Women and Their Losses

me about to kiss you -3.5.2011

He Has Forgotten

He puts his head to her stomach

her fifty-four year old stomach

and thinks,

“She carried three children here.”

While en route to hospital

she miscarried.

The fourth,

a girl,

he has forgotten.

*****                                               *****                                               *****

For Julie

I look for you

in the forests

the lakes

all along the shore

My spirit aches

for just one glimpse

on my easel now

but you are no longer here

How to Make a Jamaican Christmas Cake

Eliot Porter. Blue-throated Hummingbird, Chiricahua Mountains, Arizona, May 1959. Dye transfer print. The Museum of Modern Art, New York. Gift of David H. McAlpin. © 1990 Amon Carter Museum of American Art

All done! Now that the Christmas cakes have been baked, it’s time to start another batch of fruits for next year’s cakes. These fruits, soaked in white rum and port wine, consist of equal parts currants and raisins, and to a lesser degree, diced prunes. The suggested ratio is 1:1:1/4 of raisins, currants and prunes.

Douse the fruits in Jamaican overproof white rum and a good port wine. Put enough rum and wine to saturate the fruits and seal in an airtight glass jar. Keep in a dark area, away from sunlight.

A quicker method is to infuse the fruits in alcohol and warm in a covered pot over a very low heat a day or so before baking your cakes. I let my fruits soak for a year because that reinforces the tradition of baking these cakes at Christmas time. If they’re not soaking, I’m probably not baking.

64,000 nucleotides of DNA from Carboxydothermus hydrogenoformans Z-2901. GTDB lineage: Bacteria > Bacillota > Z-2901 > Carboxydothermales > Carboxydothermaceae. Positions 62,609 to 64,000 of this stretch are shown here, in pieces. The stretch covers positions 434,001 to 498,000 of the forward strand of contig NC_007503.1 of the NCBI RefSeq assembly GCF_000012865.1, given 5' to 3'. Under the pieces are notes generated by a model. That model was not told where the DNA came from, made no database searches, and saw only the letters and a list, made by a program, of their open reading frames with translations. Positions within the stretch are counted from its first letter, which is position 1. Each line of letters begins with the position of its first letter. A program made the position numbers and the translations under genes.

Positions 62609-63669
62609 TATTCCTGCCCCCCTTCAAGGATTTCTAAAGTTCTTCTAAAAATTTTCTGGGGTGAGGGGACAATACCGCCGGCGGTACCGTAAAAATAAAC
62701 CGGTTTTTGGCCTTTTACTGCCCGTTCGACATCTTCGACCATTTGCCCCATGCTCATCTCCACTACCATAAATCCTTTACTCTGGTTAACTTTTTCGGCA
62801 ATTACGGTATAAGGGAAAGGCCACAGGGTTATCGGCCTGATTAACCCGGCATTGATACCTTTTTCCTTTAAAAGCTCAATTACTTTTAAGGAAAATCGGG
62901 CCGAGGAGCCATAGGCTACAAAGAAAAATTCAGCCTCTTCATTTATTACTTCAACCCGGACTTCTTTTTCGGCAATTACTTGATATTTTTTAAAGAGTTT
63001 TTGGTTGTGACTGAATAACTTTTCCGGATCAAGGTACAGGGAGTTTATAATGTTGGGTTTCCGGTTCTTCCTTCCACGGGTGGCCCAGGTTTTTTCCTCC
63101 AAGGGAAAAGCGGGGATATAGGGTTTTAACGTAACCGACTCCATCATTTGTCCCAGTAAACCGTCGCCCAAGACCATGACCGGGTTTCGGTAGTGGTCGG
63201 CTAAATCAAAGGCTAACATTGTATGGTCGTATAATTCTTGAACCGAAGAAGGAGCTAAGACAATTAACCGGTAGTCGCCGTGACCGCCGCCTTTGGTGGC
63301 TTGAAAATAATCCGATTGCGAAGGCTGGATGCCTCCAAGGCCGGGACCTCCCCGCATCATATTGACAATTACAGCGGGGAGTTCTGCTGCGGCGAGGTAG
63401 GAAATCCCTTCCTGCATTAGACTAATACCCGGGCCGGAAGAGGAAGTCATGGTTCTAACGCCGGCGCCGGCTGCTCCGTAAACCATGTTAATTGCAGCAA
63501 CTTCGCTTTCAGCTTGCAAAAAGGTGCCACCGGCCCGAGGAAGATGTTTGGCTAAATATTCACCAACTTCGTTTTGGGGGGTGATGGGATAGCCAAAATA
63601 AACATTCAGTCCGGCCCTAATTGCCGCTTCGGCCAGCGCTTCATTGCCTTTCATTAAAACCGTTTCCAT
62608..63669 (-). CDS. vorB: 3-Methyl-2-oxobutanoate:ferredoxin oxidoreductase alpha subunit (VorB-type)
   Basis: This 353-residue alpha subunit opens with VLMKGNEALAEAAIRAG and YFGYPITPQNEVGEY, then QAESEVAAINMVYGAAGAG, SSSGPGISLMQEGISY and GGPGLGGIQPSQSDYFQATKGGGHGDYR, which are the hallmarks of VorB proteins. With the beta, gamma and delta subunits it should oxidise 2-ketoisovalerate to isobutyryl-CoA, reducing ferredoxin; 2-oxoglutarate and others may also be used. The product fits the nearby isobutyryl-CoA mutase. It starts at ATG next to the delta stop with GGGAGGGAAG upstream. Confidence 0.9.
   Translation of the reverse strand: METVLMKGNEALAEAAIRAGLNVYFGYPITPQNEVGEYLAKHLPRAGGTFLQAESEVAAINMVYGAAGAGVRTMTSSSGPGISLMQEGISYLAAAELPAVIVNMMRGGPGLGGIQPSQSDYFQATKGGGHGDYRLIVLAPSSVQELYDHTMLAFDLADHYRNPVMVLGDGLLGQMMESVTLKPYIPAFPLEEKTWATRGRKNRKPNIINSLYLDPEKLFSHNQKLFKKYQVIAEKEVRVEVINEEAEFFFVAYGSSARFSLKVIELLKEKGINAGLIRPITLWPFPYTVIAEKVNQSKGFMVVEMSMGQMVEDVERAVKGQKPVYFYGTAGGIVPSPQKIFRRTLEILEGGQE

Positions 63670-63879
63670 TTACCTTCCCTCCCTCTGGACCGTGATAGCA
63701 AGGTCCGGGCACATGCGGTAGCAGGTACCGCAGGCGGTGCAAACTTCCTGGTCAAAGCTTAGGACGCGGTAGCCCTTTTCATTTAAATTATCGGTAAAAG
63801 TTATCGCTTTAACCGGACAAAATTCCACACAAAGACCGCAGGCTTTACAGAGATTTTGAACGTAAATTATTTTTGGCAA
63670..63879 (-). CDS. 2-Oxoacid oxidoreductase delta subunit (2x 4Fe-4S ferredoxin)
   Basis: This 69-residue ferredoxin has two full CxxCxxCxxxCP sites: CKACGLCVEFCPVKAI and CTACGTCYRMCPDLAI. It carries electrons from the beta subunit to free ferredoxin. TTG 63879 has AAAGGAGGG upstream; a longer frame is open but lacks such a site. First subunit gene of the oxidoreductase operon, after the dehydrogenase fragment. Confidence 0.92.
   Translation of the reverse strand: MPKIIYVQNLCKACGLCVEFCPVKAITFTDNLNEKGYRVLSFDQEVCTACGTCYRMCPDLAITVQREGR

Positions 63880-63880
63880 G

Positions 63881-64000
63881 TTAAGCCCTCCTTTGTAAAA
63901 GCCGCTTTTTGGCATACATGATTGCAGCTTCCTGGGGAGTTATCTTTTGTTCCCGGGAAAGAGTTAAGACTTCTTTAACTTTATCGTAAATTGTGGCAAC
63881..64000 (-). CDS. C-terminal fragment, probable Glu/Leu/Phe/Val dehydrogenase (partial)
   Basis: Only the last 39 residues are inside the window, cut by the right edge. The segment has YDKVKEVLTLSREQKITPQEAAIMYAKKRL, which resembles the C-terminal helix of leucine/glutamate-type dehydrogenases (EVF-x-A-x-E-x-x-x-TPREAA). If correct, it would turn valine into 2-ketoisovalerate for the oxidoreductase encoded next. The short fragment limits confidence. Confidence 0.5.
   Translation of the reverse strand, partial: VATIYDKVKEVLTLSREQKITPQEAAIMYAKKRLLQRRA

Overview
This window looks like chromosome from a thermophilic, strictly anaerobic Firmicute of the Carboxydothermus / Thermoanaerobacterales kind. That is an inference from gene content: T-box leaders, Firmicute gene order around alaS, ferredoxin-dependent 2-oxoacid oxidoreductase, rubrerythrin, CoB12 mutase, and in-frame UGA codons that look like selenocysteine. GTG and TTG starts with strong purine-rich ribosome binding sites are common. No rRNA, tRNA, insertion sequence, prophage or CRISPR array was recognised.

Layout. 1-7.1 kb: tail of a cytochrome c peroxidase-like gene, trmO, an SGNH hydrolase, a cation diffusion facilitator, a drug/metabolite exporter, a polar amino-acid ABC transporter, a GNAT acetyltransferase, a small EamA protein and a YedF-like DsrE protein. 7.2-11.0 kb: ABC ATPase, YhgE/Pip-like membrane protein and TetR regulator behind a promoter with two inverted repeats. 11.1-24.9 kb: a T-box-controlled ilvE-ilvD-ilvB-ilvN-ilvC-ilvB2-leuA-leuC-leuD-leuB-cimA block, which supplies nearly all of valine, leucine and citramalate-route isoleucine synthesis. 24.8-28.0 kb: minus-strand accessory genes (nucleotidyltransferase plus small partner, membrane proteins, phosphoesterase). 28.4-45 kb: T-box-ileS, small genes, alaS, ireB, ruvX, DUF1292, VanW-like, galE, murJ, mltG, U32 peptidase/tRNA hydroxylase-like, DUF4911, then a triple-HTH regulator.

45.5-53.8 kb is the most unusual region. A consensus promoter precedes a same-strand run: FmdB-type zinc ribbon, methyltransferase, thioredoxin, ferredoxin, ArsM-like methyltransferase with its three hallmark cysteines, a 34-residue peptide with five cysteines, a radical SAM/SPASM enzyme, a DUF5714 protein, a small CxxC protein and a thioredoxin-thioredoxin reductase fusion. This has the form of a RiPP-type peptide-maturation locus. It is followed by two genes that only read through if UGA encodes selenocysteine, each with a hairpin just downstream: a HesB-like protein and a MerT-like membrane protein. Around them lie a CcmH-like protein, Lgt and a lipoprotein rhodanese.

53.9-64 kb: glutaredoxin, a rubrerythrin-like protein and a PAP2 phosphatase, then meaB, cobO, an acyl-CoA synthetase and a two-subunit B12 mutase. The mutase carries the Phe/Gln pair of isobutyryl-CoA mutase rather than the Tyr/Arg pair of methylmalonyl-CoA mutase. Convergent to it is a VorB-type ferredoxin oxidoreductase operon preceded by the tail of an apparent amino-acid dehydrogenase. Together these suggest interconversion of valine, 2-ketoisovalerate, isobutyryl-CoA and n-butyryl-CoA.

The recipe below makes approximately 4 pounds of cake. I usually make 4 cakes: 2 six-inch and 2 approximately 3-4 inch cakes in round cake tins.

1/2 lb. butter (softened at room temperature)
1/2 lb. dark brown sugar
2 tsps. vanilla
1 tsp. of almond flavouring
2 tsp. lime juice, freshly squeezed
1 tsp. lime or orange rind
6 medium eggs
4 cups mixed fruits (raisins, currants, prunes, citron, cherries, dates)
6 ozs. plain bread crumbs
6 ozs. all purpose flour
1 tsp. baking powder
1/4 tsp. salt
1 tbsp. ground allspice
1 cup white rum (I prefer Wray & Nephew, Jamaican white overproof rum)
1 pt. port wine/brandy

photo (9)
Jamaican 151 overproof white rum, from J Wray & Nephew Rum

Preheat oven to 400 degrees.

  1. Prepare tins by lining the bottom of each tin with 2 circular sheets of brown paper (brown wrapping paper is good) cut to the size of the pan. Next, line the entire pan with parchment paper, placing it over the brown paper circles at the bottom of the pan.
  2. Beat butter and sugar until light and fluffy.
  3. Mix browning, vanilla and almond flavors, lime juice and rind.
  4. Add eggs, beating in one at a time, until completely blended into mixture.
  5. Mix in breadcrumbs, flour, baking powder, salt and Jamaican all-spice (or other all-spice).
  6. Add alternately with rum and port wine.
  7. Add drunken fruits and add cherries (remove cherries from juice) and mix in thoroughly.
  8. Pour into prepared baking tins 3/4 full.
  9. Cover and bake, approximately [1 hour].

Baking time varies according to the size of the container. If you use 9-inch round containers, you probably need about one-and-a-half hours for baking. The thicker the cake, the more baking time is needed. You know your cake is done if you stick a fork or toothpick in the middle and it comes away with a slightly moist, not extremely wet mixture.